Friday, November 17, 2006

Michigan-Ohio Update & Bo Schembechler

Obviously, the post about the Michigan-Ohio game was written before the news came out about Bo Schembechler's death.

Of course, there hasn't been much definitive information about the exact circumstances of his death, but from what I understand, he had had a pacemaker-defibrillator implanted last month; the pacemaker-defib was apparently working properly -- sending out electrical charges to stimulate a normal heart rhythm -- when he collapsed at the WXYZ studios in Detroit. This would imply to me that Schembechler's heart was damaged to the point where even the pacemaker-defib could not maintain his life.

Granted, I'm not a physician... or even an MD (which, contrary to what the docs believe, does not stand for "major diety"), but it doesn't take a Bill "Cat-Killer" Frist to see that if 'external' electrical charges aren't working, your heart is shot.

This is one of those situations where neither CPR nor an AED would have served any purpose. If an AED had been available, and if the pacemaker-defib had been firing as designed, the AED would probably have read a normal sinus rhythm, and would not have allowed a shock. If the pacemaker had not been firing, Schembechler would probably have been asystolic ("flat-lined" for the "ER"-watching crowd); AED's do not read asystole as a shockable rhythm.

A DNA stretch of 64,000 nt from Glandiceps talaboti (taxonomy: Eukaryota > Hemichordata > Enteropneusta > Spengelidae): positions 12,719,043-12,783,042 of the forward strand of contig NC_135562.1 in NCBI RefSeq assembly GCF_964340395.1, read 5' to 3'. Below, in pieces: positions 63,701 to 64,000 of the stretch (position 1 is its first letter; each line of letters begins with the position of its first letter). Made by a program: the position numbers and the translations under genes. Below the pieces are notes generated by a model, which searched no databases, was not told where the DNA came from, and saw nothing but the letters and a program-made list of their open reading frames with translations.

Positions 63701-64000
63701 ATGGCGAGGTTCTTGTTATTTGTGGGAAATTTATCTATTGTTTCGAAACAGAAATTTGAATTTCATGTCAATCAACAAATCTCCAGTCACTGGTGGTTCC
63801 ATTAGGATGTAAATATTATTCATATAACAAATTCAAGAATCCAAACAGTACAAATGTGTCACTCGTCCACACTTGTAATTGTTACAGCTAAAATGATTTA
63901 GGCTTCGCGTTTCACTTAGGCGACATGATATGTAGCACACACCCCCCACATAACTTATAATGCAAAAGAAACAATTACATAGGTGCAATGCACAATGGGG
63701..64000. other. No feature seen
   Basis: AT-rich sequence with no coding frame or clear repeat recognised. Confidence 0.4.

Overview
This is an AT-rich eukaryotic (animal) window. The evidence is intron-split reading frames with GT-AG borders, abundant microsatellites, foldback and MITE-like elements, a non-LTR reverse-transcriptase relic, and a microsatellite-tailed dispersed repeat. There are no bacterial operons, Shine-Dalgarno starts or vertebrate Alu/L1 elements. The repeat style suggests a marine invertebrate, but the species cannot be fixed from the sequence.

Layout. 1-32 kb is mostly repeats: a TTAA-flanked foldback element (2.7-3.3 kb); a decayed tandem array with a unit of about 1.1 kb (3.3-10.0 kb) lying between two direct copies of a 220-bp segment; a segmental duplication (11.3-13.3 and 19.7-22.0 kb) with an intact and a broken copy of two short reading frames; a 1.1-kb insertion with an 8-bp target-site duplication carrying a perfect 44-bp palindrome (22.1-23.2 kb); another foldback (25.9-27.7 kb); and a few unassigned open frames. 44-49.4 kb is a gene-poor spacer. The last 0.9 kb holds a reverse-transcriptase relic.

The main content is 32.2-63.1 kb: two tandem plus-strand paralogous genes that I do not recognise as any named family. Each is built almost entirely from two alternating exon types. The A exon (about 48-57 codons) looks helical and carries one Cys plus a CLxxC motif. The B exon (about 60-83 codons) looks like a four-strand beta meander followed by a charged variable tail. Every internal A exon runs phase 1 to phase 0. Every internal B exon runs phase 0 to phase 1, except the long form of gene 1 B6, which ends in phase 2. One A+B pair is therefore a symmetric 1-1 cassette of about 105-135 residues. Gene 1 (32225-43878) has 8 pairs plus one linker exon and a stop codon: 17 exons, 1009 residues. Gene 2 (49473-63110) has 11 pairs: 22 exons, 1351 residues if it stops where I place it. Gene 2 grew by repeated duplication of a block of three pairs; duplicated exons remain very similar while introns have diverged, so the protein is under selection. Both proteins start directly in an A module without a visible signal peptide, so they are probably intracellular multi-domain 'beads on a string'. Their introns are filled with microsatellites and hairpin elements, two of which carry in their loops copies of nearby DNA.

Either way, Schembechler was probably dead before he hit the floor.

Does this mean you should not take a CPR class? Hell, no. Take the clas, cause the person you find probably won't be in Schembechler's circumstances.

BTW, there was a lot of discussion around the office today about Schembechler's death would affect the game. Opinion seemed to be more or less evenly split: either it would drag the Michigan team down (through sorrow, depression, and loss), or it would further energize a team that's already "up" (their own "win one for the gipper" moment).

Either way, it's gonna be a hell of a game.

1 comment:

  1. I recently published an article on AEDs – here is a quote from it, in case you are interested:

    Statistics give us more and more pieces of information that are bound to worry us, to make us react and change something if we can. More and more people and in earlier and earlier stages of their life die of a heart disease. Statistics, only in the US, are extremely alarming:
    - Every 30 seconds someone dies because of a heart disease;
    - More than 2.500 Americans die daily because of heart diseases;
    - Every 20 seconds there is a person dying from a heart attack;
    - Each year 6 million people are hospitalized because of a heart disease;
    - The number 1 killer is a heart disease.
    Although AEDs are not a universal panacea for all heart diseases, nothing else can compete to its major feature, that of actually re-starting the heart after it has been stopped by a sudden cardiac arrest. Under these circumstances is it necessary to ask you why anyone in this world, any family, in any home would hope for having such a device in their first aid locker?

    If you feel this help, please drop by my website for additional information, such as Public Access Defibrillation PAD or additional resources on AED manufacturers such as Philips defibrillators, Zoll AEDs or Cardiac Science AEDs.

    Regards,

    Michael

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